Promises alone cannot improve people's health; government should know that -Kundan Pandey
-Down to Earth
Now, government has promised ‘world’s largest health scheme’ whose implementation is not possible, at least in 2018.
Bharatiya Janata Party (BJP)-led National Democratic Alliance (NDA) used the phrase ‘quality health for all’ in its manifesto when Narendra Modi was pushing for his prime ministerial candidature in 2014. It gave hope to many who were campaigning for robust healthcare system in India. However, with the government completing four years in office, nothing has changed on the ground. What people generally remember is the worrying trend of hospital deaths, especially the incidents like Gorakhpur where 70 children died due to lack of oxygen.
In its manifesto, BJP had promised 'health assurance to all Indians'. After four years, it is still a promise but in new form. Now, government has promised ‘world’s largest health scheme’ whose implementation is not possible, at least in 2018.
Those who were impressed with BJP manifesto regarding health, were taken by surprise when, within months of assuming office, government slashed 20 per cent of central funds committed to the health sector.
A document prepared by Wada Na Todo Abhiyan, a public campaign which monitors government’s claim, says that 2017-18 budget was less than the 2011-12 budget, if inflation is adjusted.
According to the report, overall allocation to the Ministry of Health and Family Welfare (MoH&FW) saw a marginal increase from Rs 32,819 crore to Rs 37,061 crore in 2016-17. After adjusting inflation, the increase is a mere five per cent per capita.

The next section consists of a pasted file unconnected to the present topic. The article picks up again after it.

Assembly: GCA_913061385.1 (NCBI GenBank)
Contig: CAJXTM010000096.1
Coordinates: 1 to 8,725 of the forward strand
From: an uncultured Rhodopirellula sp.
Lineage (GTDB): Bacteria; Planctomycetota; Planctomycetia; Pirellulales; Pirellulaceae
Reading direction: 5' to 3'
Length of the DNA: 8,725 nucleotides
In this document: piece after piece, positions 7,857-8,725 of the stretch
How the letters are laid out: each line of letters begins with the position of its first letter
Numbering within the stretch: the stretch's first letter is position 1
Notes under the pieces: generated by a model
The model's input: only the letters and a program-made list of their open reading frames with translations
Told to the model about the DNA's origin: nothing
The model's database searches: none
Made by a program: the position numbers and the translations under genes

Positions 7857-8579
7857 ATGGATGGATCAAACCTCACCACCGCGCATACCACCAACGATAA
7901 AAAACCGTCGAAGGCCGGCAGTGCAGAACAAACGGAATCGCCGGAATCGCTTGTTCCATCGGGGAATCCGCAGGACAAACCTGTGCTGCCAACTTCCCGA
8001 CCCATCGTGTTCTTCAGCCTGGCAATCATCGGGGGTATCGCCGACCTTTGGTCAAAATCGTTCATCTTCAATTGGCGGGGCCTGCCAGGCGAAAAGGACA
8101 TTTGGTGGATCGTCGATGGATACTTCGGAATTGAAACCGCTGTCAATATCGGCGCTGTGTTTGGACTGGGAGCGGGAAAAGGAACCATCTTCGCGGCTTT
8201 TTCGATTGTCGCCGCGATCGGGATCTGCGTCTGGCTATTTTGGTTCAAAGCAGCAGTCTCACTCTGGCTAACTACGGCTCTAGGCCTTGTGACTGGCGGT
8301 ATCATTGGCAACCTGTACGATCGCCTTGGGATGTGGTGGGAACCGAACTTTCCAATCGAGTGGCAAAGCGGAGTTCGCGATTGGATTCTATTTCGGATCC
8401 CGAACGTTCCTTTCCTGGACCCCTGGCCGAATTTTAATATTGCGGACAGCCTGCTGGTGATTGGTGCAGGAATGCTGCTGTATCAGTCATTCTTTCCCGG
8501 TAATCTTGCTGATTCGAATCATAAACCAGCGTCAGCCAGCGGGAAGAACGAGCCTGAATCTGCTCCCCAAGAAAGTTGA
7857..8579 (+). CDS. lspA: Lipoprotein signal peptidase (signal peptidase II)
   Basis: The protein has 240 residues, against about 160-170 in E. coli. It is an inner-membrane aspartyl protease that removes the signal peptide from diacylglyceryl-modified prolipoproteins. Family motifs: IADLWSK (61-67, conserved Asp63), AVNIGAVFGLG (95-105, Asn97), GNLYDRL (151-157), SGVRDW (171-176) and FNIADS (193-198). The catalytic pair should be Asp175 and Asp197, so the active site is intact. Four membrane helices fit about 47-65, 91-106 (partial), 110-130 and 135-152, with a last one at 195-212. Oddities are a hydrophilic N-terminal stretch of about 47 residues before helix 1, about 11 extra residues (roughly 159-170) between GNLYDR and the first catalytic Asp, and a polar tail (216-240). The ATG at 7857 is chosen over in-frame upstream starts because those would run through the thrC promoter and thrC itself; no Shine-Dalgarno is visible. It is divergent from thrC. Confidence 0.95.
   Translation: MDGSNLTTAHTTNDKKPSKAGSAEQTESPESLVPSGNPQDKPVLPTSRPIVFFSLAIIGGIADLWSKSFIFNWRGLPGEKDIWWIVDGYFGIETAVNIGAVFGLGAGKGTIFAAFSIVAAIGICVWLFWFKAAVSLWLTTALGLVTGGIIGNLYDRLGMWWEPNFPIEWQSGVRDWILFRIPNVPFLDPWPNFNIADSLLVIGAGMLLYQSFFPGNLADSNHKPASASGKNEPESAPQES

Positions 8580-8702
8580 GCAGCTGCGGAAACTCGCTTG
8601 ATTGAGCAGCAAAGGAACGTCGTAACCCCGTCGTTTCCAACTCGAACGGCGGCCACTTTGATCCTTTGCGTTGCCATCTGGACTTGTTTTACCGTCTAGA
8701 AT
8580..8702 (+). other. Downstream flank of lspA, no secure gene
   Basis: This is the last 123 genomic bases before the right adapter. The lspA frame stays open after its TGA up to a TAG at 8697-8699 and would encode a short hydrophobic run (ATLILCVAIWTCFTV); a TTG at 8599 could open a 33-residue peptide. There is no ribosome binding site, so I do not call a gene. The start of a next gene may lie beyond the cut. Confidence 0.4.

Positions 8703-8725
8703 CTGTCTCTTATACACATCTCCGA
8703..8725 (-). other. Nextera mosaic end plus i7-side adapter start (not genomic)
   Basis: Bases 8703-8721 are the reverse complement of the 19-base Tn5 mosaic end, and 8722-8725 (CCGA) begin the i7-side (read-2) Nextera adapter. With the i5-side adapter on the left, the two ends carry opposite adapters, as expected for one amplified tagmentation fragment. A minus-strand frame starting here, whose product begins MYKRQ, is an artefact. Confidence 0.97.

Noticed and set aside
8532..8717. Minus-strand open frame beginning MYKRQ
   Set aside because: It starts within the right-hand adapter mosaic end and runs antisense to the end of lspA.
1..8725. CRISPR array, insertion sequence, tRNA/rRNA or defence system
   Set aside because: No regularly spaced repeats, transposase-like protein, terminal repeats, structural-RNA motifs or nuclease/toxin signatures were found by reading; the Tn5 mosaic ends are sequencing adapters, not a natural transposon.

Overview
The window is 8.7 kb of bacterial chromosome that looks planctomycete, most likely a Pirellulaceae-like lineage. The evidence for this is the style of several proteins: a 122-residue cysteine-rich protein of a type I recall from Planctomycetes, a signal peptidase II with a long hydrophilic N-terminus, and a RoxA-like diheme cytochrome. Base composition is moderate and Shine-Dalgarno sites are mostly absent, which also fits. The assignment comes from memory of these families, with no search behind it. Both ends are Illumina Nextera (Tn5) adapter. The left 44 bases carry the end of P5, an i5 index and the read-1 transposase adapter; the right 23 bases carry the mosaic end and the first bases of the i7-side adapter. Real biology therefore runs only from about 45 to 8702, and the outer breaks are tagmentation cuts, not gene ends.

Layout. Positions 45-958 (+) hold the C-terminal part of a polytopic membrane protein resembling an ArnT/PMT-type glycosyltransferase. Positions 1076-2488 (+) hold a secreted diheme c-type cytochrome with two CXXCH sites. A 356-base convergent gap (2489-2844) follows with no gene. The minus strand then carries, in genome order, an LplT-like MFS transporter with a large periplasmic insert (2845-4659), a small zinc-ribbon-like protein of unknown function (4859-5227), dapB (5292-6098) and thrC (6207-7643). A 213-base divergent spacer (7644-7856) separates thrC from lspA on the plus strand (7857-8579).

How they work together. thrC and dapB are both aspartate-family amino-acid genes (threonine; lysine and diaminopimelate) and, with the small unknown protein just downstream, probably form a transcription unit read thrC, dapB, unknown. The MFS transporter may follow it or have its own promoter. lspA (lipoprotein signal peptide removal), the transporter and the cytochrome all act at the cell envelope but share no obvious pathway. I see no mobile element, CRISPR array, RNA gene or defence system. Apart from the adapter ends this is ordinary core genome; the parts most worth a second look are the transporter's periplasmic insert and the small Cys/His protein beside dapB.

While the union budget of 2015-16 announced a 5.7 per cent cut in total allocation to the health sector, the 2016-17 budget allowed a marginal rise of just five per cent when adjusted for inflation and there was similar marginal increase in 2017-18 budget too, the report says.
Despite government’s claims on health, the budget received for the National Rural Health Mission and the expenditure thereunder was only about 40 per cent of what was envisaged for full revitalisation of the NRHM framework.
In the last budget, government has slashed budget of crucial programmes, including the Reproductive and Child Health (RCH) programme, which is a major source of funds for maternal and child health. This budgetary cut happened when India has to reduce child and maternal mortality rate to meet its commitment under Sustainable Development Goals. The budget for RCH has been slashed by 30 per cent this year from Rs 7,545 crore in 2017-18 (revised) to just Rs 5,253 crore.
The National Health Mission (NHM) is the largest programme to support and upgrade public health services across rural and urban areas of the country. Compared to allocation of Rs 30,801 crore in 2017-18 (revised estimates), the budget for NHM has been reduced this year to Rs 30,129 crore.
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